Add on note: My paper stash of magazines is almost gone. Yikes, now my Kindle is full, and it is telling me I have to delete some books and magazines. Does that mean I can’t keep the last year of DIY on my Kindle? How can I ever let it go to the cloud? What if the cloud fails and it rains out to cyberspace all my reading material? My vision is cloudy. Will that vision become reality? Will my cloud get full, too, and they will tell me to get off of my cloud? I guess The Rolling Stones were visionaries when they told us to get off of their cloud. Who knew?

It’s The Cozy Times Chronicle!

Today I have Lisa A. Kelley and her Cozy Times Chronicle. We will find out a little about life as a book reviewer. Lisa is on my blog and I am on hers with Fuchsia’s Cozy Times Chronicle. Make sure you read both of ours to find out the lengths we go to  read books.

cozy-time

Editor: Lisa A, Kelley     Staff Reporter: Lisa A. Kelley     Staff Photographer: Lisa A. Kelley

 

feetThe Glamorous Life of a Cozy Mystery Reviewer/Blogger

I get out of bed at the crack of 7:00, sometime 8:00, okay . . . sometimes’s 9:00 AM. I go through my morning grooming routine, which takes a solid five minutes, unless I’m in a  hurry. I change into my work clothes, a fresh nightgown and my not always so fresh slippers a.k.a my scuff scuffs. It’s on to the kitchen to prepare a healthy breakfast of Little Debbie Oatmeal Cream Pies and my drink of choice for the day. Today it is Hawaiian Punch.

Armed with my nourishing meal, I head to my office, also known as my living room recliner. I  power up my laptop, and check my schedule. I am now in my blogger/reviewer/social media networking zone. My job (volunteer work really) . . . I read, blog, review, blog, Facebook, blog, Tweet, blog, and repeat.  Seven days a week, with the exception of holidays and sick days, I am plugged in.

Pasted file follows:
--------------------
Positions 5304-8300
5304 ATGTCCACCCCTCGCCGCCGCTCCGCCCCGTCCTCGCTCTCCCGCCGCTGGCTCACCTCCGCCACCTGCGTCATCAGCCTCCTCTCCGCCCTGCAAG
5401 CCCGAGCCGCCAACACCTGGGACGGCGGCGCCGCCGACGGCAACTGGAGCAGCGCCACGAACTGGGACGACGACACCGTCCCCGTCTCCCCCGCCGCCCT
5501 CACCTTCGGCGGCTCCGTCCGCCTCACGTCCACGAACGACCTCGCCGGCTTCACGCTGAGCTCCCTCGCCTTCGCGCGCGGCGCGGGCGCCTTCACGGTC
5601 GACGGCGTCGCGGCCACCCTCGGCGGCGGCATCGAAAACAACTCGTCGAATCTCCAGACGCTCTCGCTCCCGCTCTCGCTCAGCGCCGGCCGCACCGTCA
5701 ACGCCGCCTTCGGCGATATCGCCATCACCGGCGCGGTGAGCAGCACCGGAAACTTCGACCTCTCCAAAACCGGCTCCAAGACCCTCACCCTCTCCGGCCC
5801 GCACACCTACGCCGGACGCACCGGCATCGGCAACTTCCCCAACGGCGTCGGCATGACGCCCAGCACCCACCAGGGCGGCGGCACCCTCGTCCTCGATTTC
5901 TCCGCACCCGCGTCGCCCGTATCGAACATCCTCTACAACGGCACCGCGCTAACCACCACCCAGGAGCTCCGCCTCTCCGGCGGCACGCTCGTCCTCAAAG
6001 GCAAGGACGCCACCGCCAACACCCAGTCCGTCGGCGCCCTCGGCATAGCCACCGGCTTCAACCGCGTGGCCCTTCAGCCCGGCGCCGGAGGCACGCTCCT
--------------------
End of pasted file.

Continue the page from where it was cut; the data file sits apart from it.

Of course I do get out of the house. Sometimes I work in my mobile office, as I was doing when writing this article. My mobile office, a 2004 Chevy Malibu named “The Reverend”, is spacious, and offers a wonderful view of wherever I may be parked at the time, waiting for a sibling while they are at an appointment.

And there you have my glamorous reviewer/blogger life.

You know what? I love every single second of it!


Brick and Mortar Forever!

band-nThere is nothing like a real life, walk in the front door, pay at the register bookstore. I adore them! I could spend every day in one. The only thing holding me back is, my town, Dover, DE, capitol of the first state doesn’t have any bookstores. They’ve all closed down. And they were very small, without big selections. Over half of the stock of one of them was used books. (I’ll spare you my germ phobia.)

My sister(s) and I will day trips to our favorite Barnes & Noble, which is a hour and a half away from us, in another state. We do have one a bit closer in state, but it’s part of a huge mall, and the parking is a nightmare! (I digress). When I walk into “my” Barnes & Noble, I feel my worries and stress just fall away. My sister(s) and I stake out our favorite table at the café, and prepare to spend a day in paradise. It’s nothing for us to get there when the doors open, and stay until 2 or 3:00 in the afternoon. (One day I’m expecting them to start charging us rent.) Settled at my table, a stack of books and magazines surrounding me, and a cold root beer sitting before me, I am whole. I am at peace. I am home. 

I enjoy surfing though Amazon, and Barnes & Noble online, but nothing can compare to the feeling, the smell, the sight of a real bookstore. Forever may they stand!


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Pets in Cozy Mysteries

emmyI love the wonderful pets that are featured in cozy mysteries. The adorable cats and dogs (mostly) have such big personalities. Some even have sleuthing talents just like their owners.

While a lot of cozy pets are completely fictional, many are based on real life pets of the authors. Some are even based on, and named after reader’s pets!

I would love to have my Emma Belle a.k.a. Emmy show up in a cozy. However, there are a couple of issues. While Emmy is a little ole love bug, all she does is sleep. And when she’s awake, well, she has the most disinterested, bored look on her face. Think Garfield the cat’s expression on a dog’s face, and there you have my girl. Every scene with Emmy in a book would read something like, Emmy was asleep as usual or Emma looked at me  in that bored way.

No, my fur baby just doesn’t seem to be cozy mystery material. That being said, I couldn’t love her more if I tried.

You can find Lisa at:

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LK & MB Cozy Mystery Review Group

And in honor of guesting on Lisa’s Blog, Today January 25, all my books on Kindle are .99. One day only. To find them click this link. Julie Seedorf, Amazon Author Page

Thank you Lisa for being here.